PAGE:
An analysis of a trial into how a new drug dabigatran was effective in preventing stroke in patients with atrial fibrillation has shown that local standards of care affect the benefits of switching to new treatments. This analysis of the RELY trial is reported in an Article Online First and in an upcoming Lancet, and is being presented at this week's European Society of Cardiology meeting in Stockholm, Sweden. The Article is by Professor Lars Wallentin, Uppsala University, Sweden, and colleagues.
The RELY study compared standard warfarin treatment with 110mg and 150mg twice daily doses of dabigatran. For warfarin treatment to be both safe and effective, blood tests are used to monitor its effects, which need to be kept within a very narrow window. This requires close monitoring and dose changes. As shown in the study there are large variations in standards of warfarin care between different centres and different countries. The standards of care can be estimated by averaging the time in the therapeutic range (TTR) for all warfarin treated patients in a centre (cTTR).This new analysis looked at whether or not the benefits shown by dabigatran in RELY were consistent even in centres that had poor INR quality control as estimated by cTTR.
The researchers showed there were fewer ischaemic strokes but not fewer occurrences of intracranial bleeding with increasing cTTR in the warfarin group. The value of cTTR had no effect influence on the the effect of dabigatran versus warfarin for preventing stroke. However, concerning cardiovascular mortality, bleeding and all cardiovascular events there risks were higher at centres with lower cTTR. Therefore concerning these events advantages of dabigatran versus warfarin were considerably larger at sites with poor standards of care.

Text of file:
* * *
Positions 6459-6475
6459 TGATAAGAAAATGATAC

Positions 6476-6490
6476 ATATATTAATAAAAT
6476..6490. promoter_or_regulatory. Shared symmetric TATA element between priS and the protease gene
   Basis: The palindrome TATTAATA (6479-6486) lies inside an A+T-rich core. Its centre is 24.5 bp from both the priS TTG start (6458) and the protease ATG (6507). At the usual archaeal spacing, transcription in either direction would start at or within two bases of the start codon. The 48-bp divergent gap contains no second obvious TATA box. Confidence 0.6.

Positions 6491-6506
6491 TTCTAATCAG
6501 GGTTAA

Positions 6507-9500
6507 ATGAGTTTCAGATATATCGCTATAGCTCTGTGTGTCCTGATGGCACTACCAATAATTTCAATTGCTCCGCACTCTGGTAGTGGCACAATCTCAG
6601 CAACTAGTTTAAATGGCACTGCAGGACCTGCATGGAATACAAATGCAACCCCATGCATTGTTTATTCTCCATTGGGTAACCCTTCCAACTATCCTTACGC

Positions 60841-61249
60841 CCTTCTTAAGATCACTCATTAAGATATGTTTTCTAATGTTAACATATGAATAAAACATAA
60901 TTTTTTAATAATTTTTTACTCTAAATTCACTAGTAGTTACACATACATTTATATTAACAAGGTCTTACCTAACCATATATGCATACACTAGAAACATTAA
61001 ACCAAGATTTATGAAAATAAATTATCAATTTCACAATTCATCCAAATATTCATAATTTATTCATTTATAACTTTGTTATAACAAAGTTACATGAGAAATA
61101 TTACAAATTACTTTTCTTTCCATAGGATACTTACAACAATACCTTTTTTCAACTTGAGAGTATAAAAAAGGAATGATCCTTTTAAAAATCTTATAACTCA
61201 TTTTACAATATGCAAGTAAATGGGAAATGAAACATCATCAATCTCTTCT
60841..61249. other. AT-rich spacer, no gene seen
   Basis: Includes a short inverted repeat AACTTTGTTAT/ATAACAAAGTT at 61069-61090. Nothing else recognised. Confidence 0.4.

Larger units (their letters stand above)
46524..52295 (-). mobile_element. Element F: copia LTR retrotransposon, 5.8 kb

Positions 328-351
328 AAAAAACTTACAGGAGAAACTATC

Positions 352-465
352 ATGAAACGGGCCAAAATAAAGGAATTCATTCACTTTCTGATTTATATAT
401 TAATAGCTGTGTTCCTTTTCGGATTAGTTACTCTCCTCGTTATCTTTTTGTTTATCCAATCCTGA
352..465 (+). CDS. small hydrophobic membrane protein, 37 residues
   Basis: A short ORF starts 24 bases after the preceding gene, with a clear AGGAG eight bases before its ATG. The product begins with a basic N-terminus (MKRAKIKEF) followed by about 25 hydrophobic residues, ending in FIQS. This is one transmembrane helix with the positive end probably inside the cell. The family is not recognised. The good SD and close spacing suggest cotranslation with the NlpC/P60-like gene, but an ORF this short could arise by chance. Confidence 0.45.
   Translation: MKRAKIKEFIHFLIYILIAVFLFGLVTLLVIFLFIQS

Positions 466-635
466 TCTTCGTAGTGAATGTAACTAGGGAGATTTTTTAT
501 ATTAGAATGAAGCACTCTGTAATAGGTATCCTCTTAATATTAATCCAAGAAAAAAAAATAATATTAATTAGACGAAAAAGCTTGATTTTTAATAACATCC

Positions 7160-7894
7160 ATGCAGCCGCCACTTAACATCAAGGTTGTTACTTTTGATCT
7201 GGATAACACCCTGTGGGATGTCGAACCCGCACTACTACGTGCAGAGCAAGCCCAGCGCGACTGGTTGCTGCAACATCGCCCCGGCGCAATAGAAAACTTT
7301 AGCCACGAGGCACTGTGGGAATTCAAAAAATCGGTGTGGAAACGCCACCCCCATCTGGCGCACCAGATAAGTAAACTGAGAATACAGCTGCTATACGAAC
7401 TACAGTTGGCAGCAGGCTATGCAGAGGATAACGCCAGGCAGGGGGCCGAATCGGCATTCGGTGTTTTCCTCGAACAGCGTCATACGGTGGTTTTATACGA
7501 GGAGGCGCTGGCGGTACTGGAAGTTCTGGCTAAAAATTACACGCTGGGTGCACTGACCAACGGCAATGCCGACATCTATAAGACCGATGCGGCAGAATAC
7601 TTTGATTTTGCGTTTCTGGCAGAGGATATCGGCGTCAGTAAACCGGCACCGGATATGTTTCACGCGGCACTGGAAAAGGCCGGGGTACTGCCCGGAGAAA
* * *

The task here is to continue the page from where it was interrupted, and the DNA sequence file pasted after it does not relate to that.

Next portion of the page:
The authors say: "Thus, these findings support the superiority of 150mg dabigatran twice daily and the non-inferiority of 110mg dabigatran twice daily versus warfarin for protection against stroke in atrial fibrillation irrespective of the quality of INR control that a centre can achieve."
But they add: "For secondary outcomes, such as non-haemorrhagic events and mortaility, advantages of dabigatran were reported for sites with poorer INR control, whereas results were comparable in sites with better INR control. Overall, these results show that local standards of care affect the benefits of switching to new treatment alternatives."
In a linked Comment, Dr Deirdre A Lane and Professor Gregory Y H Lip, University of Birmingham Centre for Cardiovascular Sciences, City Hospital, Birmingham, UK, says the findings mean oral anticoagulants would probably be advocated for an even greater proportion of patients with atrial fibrillation, in view of the future availability of the new oral anticoagulants, such as dabigatran, that overcome the disadvantages of warfarin.
They conclude: "Until the new oral anticoagulants become widely available (a positive advance), we should advocate tight INR control at conventional levels, for which there is a wealth of evidence for benefit, and promote strategies to improve the management of therapy with vitamin K antagonists [such as warfarin]."